The tail end of a storm that has dumped rain on Southern California for nearly a week has given the region one final lashing.
Houses have been buried, cars covered in mud, hillsides washed onto highways, urban streets flooded and twelve miles of Orange County beaches have been closed due to the dirty water.
Inflatable boats and canoes have been used to rescue dozens of motorists and homeowners from flooded streets, hotels and hillsides. Others refused to leave their homes, even as dirty water and mud sliced through their neighbourhoods.
The storm weakened as it moved eastward, but floods still washed away at least six empty homes in Arizona and inundated parts of Nevada and Utah.
The low-pressure system could be in New Mexico by Thursday and reach the Gulf Coast by Saturday with some rain, but not the deluge that hit Southern California, forecasters said.
The storm turned the final days before Christmas into a nightmare, and left some residents fearful that more and bigger mudslides could strike the wildfire-scarred hillsides in suburban Los Angeles even after the skies cleared.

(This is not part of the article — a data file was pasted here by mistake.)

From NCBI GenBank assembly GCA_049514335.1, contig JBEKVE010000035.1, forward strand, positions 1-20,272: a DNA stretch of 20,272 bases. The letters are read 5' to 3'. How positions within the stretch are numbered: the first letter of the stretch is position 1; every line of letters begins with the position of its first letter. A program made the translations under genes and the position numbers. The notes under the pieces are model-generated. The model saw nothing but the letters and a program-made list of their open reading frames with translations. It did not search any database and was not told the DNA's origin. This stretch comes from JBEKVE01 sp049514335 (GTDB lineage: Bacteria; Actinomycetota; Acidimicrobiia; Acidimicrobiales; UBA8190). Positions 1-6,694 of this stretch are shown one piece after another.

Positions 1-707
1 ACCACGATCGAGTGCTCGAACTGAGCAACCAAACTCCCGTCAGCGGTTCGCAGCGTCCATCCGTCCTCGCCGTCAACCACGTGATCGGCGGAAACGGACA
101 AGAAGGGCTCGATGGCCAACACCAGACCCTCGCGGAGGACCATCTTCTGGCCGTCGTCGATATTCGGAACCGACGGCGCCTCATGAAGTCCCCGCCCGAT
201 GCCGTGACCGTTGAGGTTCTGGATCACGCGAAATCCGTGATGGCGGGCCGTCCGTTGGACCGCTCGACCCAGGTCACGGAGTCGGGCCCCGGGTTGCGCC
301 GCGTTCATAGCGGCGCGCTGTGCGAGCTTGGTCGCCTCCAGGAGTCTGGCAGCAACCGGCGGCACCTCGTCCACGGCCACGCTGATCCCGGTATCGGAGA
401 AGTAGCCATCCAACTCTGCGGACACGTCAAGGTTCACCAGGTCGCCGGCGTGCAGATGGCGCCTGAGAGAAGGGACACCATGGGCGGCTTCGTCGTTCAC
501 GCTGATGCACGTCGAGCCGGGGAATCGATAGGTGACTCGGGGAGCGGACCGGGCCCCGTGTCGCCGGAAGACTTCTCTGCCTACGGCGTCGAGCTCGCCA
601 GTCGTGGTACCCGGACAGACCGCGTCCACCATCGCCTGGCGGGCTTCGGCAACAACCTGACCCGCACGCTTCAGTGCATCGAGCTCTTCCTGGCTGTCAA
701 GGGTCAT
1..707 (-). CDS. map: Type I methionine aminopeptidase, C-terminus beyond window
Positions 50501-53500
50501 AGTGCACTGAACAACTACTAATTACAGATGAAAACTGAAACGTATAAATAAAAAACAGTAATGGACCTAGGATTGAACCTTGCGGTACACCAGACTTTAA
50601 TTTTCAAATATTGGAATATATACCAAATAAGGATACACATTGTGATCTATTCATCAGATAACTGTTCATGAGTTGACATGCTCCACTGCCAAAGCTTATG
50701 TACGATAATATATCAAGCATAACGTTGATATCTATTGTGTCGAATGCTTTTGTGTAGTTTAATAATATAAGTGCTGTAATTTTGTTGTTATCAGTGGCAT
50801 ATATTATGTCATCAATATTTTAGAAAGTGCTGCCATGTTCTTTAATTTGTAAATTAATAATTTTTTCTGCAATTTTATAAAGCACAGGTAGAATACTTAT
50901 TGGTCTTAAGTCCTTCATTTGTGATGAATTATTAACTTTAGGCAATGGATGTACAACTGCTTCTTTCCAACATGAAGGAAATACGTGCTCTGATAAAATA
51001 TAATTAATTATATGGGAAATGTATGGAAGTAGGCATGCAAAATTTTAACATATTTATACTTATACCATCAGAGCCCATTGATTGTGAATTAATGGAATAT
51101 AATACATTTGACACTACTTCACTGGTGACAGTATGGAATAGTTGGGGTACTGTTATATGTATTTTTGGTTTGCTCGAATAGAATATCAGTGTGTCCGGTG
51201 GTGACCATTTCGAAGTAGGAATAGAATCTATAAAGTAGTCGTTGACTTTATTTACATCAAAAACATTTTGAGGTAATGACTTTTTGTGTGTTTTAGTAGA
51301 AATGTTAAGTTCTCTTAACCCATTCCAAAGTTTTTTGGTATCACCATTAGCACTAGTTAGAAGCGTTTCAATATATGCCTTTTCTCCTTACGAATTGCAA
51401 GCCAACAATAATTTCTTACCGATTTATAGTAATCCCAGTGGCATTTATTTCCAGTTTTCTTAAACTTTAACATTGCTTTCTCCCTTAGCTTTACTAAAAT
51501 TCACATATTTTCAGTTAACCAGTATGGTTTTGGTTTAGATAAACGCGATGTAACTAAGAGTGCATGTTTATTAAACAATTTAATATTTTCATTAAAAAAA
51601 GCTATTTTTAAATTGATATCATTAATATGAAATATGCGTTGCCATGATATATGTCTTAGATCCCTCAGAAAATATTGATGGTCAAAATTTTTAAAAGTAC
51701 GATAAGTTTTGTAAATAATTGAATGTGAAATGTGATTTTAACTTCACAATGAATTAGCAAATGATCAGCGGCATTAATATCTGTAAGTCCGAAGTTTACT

More than two hundred homes were evacuated for at least 24 hours in La Canada Flintridge and La Crescenta, suburbs of Los Angeles below steep hillsides that burned in 2009 and where mudslides inundated homes and backyards in February.
Axl Dominguez woke up early on Wednesday to a bumping sound and looked out the window to a scary sight: plastic trashcans floating down the flooded street. And then the water came rushing into his house: "We didn't have time to get anything. Water started coming in from all the walls. Then the wall fell and we got out through the window," the 15-year-old Dominguez said as he carried his pajama-clad little brother to the truck of a neighbour who finally took them to an evacuation centre".